Tips for Selecting the Best Summer Fruit

Tips for Selecting the Best Summer Fruit
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Summertime brings with it a bounty of fresh fruits, but consumers often have no idea how to choose the best fruit. This can lead to the frustration of lackluster fruit, which can make all the difference in the quality of your dining experience. Keep these handy tips in mind when choosing summer fruit and youÂ’ll always get the pick of the crop.


* When buying fresh blueberries look for firm, dry fruit that is smooth and relatively free of stems and leaves.

* While size is not an indicator of maturity, color is. Berries should be deep purple-blue to blue-black in color.

* Reddish berries aren't ripe, although they may be used in cooking.

* Avoid containers of berries with juice stains, which may be a sign that the berries are crushed and possibly moldy.

* Soft, watery fruit means that berries are overripe, while wrinkled fruit means they have been stored too long.

* Fresh berries should be stored covered, in the refrigerator.

* Wash just before using and use within 6 days of purchase.


* Look for a nice rounded shape.

* Golden colored melons are at the peak of ripeness.

* Green melons will ripen at room temperature in a couple of days.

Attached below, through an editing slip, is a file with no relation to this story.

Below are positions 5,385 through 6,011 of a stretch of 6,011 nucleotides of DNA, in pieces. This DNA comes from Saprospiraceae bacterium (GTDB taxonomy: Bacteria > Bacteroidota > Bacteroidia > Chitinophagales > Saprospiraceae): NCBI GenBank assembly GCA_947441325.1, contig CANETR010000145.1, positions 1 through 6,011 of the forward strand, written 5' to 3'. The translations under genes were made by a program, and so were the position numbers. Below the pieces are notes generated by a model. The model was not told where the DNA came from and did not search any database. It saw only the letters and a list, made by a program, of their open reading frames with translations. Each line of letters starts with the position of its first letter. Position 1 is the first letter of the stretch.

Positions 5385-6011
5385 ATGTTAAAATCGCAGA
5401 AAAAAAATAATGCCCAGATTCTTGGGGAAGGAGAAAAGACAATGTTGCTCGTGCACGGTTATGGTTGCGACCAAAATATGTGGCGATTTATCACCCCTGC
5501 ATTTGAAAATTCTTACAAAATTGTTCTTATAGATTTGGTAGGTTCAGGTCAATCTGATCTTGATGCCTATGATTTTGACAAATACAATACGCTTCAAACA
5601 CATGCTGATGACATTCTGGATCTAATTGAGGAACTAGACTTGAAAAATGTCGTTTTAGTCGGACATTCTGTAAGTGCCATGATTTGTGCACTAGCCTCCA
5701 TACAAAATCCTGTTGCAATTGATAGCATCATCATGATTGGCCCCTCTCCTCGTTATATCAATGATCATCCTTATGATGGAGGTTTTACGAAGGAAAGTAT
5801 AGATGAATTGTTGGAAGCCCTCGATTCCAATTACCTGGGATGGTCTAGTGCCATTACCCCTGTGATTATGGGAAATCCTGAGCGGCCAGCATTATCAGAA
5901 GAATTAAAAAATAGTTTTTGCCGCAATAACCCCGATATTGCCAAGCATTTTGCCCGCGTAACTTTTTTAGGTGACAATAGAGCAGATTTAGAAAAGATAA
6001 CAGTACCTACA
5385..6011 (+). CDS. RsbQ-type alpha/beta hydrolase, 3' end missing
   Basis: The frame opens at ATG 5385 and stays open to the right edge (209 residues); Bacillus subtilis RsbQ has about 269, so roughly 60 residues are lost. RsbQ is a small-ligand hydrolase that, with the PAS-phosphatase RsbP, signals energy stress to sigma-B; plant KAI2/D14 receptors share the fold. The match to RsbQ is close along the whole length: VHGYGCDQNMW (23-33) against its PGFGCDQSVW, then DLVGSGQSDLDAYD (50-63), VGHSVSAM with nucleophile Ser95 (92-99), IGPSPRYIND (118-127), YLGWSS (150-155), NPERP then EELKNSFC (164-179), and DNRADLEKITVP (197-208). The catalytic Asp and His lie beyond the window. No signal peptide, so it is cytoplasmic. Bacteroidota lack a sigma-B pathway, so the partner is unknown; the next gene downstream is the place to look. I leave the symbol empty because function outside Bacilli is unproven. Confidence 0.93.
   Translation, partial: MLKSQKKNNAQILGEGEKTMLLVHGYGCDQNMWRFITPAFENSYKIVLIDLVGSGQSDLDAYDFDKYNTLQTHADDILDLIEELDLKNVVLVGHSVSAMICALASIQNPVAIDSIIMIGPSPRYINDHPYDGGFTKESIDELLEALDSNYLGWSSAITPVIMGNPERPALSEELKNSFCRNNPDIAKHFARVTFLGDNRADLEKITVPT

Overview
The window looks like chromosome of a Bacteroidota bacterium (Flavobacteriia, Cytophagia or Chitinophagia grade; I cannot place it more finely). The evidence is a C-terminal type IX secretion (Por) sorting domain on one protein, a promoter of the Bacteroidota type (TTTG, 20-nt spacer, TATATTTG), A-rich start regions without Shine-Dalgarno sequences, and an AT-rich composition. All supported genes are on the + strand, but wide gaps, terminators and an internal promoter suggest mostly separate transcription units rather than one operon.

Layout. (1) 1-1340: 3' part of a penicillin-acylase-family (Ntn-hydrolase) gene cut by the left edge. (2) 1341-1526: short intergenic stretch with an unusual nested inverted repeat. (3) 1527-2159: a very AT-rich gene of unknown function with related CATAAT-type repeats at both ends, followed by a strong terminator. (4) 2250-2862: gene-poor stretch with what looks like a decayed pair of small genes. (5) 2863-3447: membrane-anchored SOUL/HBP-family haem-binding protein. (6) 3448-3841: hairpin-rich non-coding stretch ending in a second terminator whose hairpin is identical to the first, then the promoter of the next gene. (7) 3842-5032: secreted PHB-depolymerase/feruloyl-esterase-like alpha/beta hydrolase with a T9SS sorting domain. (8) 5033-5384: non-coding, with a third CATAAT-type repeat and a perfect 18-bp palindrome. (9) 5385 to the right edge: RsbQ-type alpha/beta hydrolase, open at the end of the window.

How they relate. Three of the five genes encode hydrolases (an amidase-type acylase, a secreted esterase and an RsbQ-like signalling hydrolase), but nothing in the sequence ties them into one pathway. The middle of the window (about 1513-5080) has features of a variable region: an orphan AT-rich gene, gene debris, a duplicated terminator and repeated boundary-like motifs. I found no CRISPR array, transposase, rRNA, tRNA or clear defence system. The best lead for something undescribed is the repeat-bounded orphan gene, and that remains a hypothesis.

* Choose a cantaloupe with evenly distributed "netting" or the markings on the fruitÂ’s surface.

* A ripe cantaloupe should give off a mild melon aroma.

Honeydew Melon

* A ripe honeydew has a creamy yellow rind thatÂ’s slightly soft.

* If your melon is completely ripe, hold at room temperature for 2-4 days before cutting>

* Like the cantaloupe, ripe fruit will give off a mild sweet melon aroma.

Kiwi Fruit

* Ripe fruit should give to gentle pressure but not be overly mushy.

* Look for uniform brown color and fuzzy skin.

* Juicy fruit will feel heavy for its size.


*Ripe fruit can range from green or green with red and/or orange in color.

* Ripe mangos will yield to gentle pressure but should not be overly mushy.

* Look for smooth unblemished skin.

* Fruit that feels heavy for its size will be most juicy.

*Mangos continue to ripen after picking. Store at room temperature for 2-5 days to ripen.


* Ripe papayas can range in color from yellow-green to yellow-orange.

* Look for smooth unblemished skin

* Papayas are harvested unripe and green; however they will ripen in 3-5 days at room temperature.

* Ripe papayas will keep refrigerated for about a week.


* Look for fruit that feels heavy for its size, a sign of juiciness.

* Look for smooth unblemished skin.

* Fruit will continue to ripen after itÂ’s picked. Speed along the ripening process by storing at room temperature in a brown paper bag for a day or two.

* Ripe fruit should be soft enough to yield to the touch, but not overly mushy.

* Ripe fruit will give off a delicate sweet aroma.


* The most important indicator of a ripe pineapple is scent. Pick up a pineapple, turn it over and smell the bottom – if it has a mild, sweet aroma of pineapple, you have a ripe fruit. The less scent, the less ripe the pineapple. If the scent is overpowering, the fruit may even be too ripe and won’t keep long.